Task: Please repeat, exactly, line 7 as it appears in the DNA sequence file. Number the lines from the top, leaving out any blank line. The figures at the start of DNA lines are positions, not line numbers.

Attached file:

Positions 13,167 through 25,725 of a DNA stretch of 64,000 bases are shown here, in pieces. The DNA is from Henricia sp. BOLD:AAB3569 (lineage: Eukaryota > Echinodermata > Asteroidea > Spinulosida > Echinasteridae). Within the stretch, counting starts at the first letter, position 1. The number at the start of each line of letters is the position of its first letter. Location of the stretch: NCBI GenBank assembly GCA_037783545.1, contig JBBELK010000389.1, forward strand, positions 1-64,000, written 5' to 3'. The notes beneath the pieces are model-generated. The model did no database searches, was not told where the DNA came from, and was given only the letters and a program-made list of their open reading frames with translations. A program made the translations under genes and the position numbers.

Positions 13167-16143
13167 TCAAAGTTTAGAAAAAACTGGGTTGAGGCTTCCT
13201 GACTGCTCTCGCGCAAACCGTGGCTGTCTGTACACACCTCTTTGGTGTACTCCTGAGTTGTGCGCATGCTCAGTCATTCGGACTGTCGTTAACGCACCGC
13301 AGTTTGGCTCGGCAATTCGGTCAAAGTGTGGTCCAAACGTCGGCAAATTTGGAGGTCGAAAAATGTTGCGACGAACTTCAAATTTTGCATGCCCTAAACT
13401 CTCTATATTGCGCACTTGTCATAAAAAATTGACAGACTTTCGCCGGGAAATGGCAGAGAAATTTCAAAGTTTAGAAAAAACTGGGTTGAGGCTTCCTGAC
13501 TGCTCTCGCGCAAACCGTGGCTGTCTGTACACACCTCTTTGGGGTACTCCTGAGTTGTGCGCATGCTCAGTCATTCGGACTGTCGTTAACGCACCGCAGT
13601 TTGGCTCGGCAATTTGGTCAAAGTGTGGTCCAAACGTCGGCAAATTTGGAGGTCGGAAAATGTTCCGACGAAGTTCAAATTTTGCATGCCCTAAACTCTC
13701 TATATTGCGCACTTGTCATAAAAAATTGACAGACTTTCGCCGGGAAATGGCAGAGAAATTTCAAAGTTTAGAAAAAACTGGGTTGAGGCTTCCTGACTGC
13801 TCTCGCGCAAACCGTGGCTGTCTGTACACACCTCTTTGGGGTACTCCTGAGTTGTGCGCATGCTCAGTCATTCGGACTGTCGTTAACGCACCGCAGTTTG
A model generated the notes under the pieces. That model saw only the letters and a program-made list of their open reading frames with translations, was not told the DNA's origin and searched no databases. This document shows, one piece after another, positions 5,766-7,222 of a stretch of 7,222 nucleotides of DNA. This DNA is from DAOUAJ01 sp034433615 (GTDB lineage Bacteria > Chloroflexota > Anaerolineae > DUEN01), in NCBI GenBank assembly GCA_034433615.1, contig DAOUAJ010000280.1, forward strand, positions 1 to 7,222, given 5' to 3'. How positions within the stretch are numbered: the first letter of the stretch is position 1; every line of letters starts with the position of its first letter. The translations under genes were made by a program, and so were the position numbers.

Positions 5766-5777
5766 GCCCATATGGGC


13501 TGCTCTCGCGCAAACCGTGGCTGTCTGTACACACCTCTTTGGGGTACTCCTGAGTTGTGCGCATGCTCAGTCATTCGGACTGTCGTTAACGCACCGCAGT